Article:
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Excavation of huge caverns for DUNE particle detector is underway

Excavation of the large caverns for the Long-Baseline Neutrino Facility is in full swing. Over a third of the whopping 800,000 tons that need to be extracted from a mile underground have been removed. When finished, the underground facility will cover an area about the size of eight soccer fields and provide space for the international Deep Underground Neutrino Experiment.

Fermilab is America’s particle physics and accelerator laboratory. Our vision is to solve the mysteries of matter, energy, space and time for the benefit of all.

First demonstration of a new particle beam technology at Fermilab

Scientists successfully used a new technique to cool a particle beam and make it denser. The new method may enable future experiments to create more particle collisions. Denser particle beams provide researchers a better chance of exploring rare physics phenomena that help us understand our universe.

Roger Snyder becomes permanent DOE site office manager at Fermilab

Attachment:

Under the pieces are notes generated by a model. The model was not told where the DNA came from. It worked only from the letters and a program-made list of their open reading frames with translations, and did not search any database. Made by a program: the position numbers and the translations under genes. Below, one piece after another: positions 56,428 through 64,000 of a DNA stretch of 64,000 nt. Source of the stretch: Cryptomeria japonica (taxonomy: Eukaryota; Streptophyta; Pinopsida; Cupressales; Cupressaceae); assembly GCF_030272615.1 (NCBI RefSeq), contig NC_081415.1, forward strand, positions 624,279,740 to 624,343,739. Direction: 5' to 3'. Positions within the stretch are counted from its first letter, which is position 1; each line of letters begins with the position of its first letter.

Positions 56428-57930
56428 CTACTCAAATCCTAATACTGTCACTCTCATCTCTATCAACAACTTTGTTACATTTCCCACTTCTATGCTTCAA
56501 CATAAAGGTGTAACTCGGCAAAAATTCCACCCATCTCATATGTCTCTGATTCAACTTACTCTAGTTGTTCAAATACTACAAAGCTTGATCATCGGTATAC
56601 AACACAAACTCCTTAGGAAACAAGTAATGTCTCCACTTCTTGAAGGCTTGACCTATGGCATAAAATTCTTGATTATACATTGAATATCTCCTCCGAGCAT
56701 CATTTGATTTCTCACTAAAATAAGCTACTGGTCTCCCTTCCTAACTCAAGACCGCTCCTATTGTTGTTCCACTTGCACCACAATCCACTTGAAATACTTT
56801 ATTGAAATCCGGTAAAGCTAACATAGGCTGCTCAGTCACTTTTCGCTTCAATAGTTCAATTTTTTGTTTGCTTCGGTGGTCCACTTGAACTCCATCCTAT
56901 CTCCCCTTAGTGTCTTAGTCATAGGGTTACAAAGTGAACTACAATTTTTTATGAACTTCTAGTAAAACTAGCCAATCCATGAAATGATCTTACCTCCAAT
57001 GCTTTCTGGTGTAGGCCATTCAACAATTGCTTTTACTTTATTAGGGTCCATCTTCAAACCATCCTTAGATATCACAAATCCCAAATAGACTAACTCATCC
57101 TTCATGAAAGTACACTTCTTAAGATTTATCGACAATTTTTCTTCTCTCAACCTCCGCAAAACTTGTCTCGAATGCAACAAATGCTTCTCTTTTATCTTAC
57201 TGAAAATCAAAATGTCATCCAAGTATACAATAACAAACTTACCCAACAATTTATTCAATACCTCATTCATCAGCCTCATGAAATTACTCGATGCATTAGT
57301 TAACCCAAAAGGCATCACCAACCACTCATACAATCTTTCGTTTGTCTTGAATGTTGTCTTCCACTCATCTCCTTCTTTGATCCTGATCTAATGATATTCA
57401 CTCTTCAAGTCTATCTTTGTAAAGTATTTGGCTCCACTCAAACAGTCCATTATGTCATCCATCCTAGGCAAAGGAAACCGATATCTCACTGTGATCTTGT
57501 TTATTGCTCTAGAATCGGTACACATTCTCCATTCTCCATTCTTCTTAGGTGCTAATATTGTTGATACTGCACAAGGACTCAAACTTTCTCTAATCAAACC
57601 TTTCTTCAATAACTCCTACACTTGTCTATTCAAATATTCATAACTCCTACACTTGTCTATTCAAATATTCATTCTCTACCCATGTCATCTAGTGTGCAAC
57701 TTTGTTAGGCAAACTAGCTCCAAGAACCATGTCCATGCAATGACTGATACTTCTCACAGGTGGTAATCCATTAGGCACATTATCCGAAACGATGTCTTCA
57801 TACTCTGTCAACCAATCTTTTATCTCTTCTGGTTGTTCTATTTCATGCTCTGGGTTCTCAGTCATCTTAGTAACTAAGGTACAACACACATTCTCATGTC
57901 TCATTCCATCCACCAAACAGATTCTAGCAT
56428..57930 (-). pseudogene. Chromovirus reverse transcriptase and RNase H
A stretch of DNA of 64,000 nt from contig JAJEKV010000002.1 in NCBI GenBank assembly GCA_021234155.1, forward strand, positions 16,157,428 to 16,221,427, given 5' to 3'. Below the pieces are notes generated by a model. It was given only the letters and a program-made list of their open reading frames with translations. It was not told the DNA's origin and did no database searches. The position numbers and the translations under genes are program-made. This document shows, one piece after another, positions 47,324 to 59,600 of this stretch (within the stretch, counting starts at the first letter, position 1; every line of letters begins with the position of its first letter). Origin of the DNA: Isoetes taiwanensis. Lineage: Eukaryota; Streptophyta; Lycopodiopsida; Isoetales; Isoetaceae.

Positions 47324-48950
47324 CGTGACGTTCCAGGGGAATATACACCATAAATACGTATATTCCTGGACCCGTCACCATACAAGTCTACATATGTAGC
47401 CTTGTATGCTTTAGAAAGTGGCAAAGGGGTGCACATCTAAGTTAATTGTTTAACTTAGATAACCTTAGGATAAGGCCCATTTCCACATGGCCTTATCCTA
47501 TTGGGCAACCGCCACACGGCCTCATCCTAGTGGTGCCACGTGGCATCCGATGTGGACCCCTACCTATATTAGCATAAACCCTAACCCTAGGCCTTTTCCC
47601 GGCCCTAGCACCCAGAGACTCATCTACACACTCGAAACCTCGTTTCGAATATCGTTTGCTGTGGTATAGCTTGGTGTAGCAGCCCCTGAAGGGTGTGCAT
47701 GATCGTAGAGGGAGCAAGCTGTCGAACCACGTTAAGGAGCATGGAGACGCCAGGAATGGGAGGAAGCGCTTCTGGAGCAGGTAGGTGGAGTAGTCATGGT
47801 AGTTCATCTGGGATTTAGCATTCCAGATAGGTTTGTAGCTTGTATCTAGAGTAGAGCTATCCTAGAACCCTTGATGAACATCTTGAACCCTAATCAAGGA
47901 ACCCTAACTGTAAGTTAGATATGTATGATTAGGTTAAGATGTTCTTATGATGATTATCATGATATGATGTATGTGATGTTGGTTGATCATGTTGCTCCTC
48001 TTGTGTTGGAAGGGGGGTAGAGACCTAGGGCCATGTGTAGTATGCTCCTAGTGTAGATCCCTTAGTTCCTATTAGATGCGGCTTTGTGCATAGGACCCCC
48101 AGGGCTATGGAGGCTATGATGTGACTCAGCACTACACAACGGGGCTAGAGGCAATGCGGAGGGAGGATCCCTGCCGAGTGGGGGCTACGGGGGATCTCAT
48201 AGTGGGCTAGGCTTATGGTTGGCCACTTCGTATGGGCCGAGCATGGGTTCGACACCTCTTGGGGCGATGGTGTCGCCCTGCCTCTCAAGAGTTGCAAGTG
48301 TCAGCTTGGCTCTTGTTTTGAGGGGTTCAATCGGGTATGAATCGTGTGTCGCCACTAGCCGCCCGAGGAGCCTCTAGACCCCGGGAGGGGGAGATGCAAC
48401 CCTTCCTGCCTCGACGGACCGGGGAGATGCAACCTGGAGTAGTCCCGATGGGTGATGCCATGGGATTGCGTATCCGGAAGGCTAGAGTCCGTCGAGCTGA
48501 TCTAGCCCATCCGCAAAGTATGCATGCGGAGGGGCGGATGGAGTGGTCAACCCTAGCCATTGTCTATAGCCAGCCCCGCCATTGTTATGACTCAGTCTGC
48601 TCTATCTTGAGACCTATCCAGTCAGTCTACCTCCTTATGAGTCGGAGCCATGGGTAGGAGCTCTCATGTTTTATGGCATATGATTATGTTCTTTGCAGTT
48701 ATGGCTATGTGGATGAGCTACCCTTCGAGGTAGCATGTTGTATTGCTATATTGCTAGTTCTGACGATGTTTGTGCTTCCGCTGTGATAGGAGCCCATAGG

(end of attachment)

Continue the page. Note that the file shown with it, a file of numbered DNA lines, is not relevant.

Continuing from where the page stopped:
As the representative of Department of Energy Office of Science at Fermilab, Snyder will continue to support the lab’s mission and ensure work is accomplished safely and within DOE requirements. The Fermilab acting site office manager since February, Snyder has been permanently reassigned to lead the Fermi Site Office while also serving as acting site office manager for nearby Argonne Laboratory.

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Fermilab in the news

From Science News, August 15, 2022: W bosons are particles that transmit the weak force, which is responsible for certain types of radioactive decay. Last April, Fermilab researchers reported the W boson was more massive than predicted, hinting that something may be amiss with the standard model. Now a team of scientists with ATLAS at the LHC are reporting rare boson triplets which continues to test the standard model for any cracks.

From Big Think, August 13, 2022: After decades of research, astronomers cannot explain how and why galaxies exist. Fermilab’s Don Lincoln discusses the hypothesis of dark matter as the undiscovered form of matter to explain this galactic mystery.

From Techfragments, August 12, 2022: Jonathan Jarvis led a team of researchers who used the Integrable Optics Test Accelerator at Fermilab to demonstrate and explore a new kind of beam cooling technology. “Cooling” a beam reduces the random motion of the particles making the beam narrower and denser. Physicists could potentially use this new method to explore rare physics phenomena that help us understand our universe.

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